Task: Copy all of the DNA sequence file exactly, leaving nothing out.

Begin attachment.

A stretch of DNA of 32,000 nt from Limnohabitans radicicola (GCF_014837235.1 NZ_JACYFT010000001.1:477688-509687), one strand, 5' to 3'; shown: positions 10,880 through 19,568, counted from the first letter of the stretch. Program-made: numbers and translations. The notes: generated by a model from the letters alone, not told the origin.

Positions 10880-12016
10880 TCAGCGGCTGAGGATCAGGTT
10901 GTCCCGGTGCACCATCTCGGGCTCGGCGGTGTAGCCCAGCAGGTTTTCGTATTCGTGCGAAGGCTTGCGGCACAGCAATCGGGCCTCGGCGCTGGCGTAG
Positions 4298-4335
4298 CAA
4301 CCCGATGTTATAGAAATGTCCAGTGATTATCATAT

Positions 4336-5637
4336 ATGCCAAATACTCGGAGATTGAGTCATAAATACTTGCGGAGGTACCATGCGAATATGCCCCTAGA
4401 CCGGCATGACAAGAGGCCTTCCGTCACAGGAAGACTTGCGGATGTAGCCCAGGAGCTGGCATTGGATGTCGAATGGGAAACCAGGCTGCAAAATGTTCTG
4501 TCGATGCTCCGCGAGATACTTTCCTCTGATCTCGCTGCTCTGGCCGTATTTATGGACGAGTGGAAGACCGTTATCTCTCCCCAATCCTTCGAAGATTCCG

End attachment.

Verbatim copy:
A stretch of DNA of 32,000 nt from Limnohabitans radicicola (GCF_014837235.1 NZ_JACYFT010000001.1:477688-509687), one strand, 5' to 3'; shown: positions 10,880 through 19,568, counted from the first letter of the stretch. Program-made: numbers and translations. The notes: generated by a model from the letters alone, not told the origin.

Positions 10880-12016
10880 TCAGCGGCTGAGGATCAGGTT
10901 GTCCCGGTGCACCATCTCGGGCTCGGCGGTGTAGCCCAGCAGGTTTTCGTATTCGTGCGAAGGCTTGCGGCACAGCAATCGGGCCTCGGCGCTGGCGTAG
Positions 4298-4335
4298 CAA
4301 CCCGATGTTATAGAAATGTCCAGTGATTATCATAT

Positions 4336-5637
4336 ATGCCAAATACTCGGAGATTGAGTCATAAATACTTGCGGAGGTACCATGCGAATATGCCCCTAGA
4401 CCGGCATGACAAGAGGCCTTCCGTCACAGGAAGACTTGCGGATGTAGCCCAGGAGCTGGCATTGGATGTCGAATGGGAAACCAGGCTGCAAAATGTTCTG
4501 TCGATGCTCCGCGAGATACTTTCCTCTGATCTCGCTGCTCTGGCCGTATTTATGGACGAGTGGAAGACCGTTATCTCTCCCCAATCCTTCGAAGATTCCG